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    1. Rose, you'll be happy if you add them. They are easy to grow, just needing a trim back in early summer to keep them bushier.

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  8. Hi Laurrie, I have no hardy mums in the garden at the moment. It might be nice to add a pretty late bloomer like this one. The plant has an attractive open shape (unlike the tight ball mums you see so often in the fall) and the color of the flowers is very pretty.

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    1. Jennifer, the tight ball mums are the florist, or hothouse, plants that won't winter over for us. I like the more open shape too, and I like that these just keep coming back!

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  9. What a perfect color to go with the rest of autumn. You have the soul of a painter and it shows in your designs.

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    1. Barbara, oh my, the soul of a painter! Now you've got me smiling. What a compliment : )

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  10. I have to second (third? fourth?) the comments about the mums against that peeling bark. What a brilliant combination that is. I've never seen hardy mums for sale here, wish I could find some. I love mums but hate having to pay top dollar and then throw them out a month later.

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    1. Marguerite, thanks. The hardy, or garden, mums won't be for sale in the fall when the hothouse mums are. They should be available with the perennials in spring --- although now that I remember, I did have to order these mail order. I didn''t find them at the nurseries.

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  11. Your mums are beautiful! I have a similar one of a rusty salmon color that also blooms late; they are just opening this week. I don't know its name. It came from the grocery store and has spread as a ground cover underneath a crepe myrtle.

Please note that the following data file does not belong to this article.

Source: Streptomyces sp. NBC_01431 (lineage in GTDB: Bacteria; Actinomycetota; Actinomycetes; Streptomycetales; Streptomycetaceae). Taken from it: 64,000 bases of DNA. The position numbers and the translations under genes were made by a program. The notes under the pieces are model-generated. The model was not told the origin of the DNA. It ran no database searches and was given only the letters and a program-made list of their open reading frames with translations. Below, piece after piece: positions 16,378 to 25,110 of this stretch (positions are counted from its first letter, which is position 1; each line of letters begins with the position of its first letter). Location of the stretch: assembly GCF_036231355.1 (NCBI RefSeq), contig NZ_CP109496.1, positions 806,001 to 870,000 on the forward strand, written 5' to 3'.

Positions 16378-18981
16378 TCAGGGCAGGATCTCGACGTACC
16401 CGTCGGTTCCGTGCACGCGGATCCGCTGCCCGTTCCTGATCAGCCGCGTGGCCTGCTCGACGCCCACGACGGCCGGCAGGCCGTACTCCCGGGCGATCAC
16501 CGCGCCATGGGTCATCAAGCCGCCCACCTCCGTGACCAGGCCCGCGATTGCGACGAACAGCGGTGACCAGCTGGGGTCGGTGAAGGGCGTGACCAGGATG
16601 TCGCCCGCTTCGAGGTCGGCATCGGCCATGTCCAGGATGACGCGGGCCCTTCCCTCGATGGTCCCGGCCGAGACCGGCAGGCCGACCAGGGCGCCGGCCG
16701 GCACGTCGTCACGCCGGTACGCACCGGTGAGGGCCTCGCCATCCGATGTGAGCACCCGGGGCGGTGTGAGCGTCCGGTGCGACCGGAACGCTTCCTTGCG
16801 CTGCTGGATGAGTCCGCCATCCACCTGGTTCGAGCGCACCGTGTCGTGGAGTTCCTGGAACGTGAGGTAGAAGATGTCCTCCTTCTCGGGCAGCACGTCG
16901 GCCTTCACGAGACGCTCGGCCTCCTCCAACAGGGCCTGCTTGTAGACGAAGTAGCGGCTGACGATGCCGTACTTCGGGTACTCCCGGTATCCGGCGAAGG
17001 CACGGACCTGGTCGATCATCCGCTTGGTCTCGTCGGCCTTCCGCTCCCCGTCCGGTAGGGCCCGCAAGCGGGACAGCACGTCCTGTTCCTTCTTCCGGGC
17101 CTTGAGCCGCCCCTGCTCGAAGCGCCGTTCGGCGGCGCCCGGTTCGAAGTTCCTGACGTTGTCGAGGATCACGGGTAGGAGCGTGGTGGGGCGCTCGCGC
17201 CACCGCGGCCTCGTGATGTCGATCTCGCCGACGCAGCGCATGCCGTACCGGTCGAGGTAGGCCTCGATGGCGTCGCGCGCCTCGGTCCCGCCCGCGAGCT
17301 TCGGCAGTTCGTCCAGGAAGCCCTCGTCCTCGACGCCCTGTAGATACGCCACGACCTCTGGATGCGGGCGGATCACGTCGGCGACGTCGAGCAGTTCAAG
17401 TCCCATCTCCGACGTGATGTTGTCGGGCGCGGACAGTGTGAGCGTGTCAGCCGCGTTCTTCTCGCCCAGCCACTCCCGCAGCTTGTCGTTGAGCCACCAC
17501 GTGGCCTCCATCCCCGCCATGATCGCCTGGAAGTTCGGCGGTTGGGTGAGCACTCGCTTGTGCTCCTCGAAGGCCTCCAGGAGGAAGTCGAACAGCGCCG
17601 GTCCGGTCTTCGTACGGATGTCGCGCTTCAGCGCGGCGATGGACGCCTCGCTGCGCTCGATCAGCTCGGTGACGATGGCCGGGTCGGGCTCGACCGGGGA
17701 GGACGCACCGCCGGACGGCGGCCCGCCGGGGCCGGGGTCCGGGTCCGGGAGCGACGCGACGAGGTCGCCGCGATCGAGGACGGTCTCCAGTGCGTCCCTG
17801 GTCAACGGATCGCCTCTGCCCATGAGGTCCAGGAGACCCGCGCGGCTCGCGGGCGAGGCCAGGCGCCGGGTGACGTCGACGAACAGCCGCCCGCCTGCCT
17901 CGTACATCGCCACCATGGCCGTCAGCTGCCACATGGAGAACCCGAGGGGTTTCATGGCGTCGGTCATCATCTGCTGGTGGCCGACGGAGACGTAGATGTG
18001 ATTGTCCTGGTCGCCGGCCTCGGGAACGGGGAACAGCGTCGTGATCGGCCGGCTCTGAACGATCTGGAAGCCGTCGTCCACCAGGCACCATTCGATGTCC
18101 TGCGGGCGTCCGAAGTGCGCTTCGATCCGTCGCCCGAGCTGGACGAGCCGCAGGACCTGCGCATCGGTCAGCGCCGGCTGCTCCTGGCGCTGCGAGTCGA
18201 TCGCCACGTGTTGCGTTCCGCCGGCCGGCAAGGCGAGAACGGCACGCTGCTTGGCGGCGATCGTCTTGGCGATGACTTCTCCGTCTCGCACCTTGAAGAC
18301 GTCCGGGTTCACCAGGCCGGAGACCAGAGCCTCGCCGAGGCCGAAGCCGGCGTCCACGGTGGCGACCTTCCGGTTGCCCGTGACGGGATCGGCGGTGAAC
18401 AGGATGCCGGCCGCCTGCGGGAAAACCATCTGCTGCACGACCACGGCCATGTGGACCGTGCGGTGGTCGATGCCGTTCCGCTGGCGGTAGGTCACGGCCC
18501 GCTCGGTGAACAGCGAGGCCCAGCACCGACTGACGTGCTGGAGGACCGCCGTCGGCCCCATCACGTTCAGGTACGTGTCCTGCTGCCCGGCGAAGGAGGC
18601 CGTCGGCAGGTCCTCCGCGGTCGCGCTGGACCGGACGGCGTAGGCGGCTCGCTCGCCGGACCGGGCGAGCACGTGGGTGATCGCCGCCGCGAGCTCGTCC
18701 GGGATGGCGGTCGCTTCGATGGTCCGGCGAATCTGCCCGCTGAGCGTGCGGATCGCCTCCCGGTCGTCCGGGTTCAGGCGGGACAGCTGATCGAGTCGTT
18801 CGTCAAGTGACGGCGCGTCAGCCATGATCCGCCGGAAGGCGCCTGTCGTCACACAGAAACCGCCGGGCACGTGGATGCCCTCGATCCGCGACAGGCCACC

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    1. Deborah, rusty salmon is an interesting color description. It is exactly the color of these this year, although some years they are pinker. Maybe yours are Sheffield PInk, it's a very common cultivar.

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  12. Those are beautiful, Laurrie. I have no luck with mums returning. Maybe I need to search out Sheffields.

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    1. Zoey, hardy mums are actually now classified as Dendrantema, and it is only the florist mums that are still called Chrysanthemum. So look for Dendranthema --- I should get better about using their new name, and not calling them "mums" any more, which makes it sound like I am growing hothouse plants in the garden!

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  13. I need to find a spot for a patch of these beauties. Late flowering perennials generally don't do too well in my garden because the sun/shade patterns change so dramatically in late summer. Somewhere, there's a spot out there!

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    1. Sue, these are so easy to grow, that I think they would tolerate your shade patterns in late summer. If they have sun while growing earlier in the year, they'd probably flower just fine when autumn shadows creep up on them. I have a few under my maple tree and they are fine, although a little more open shaped.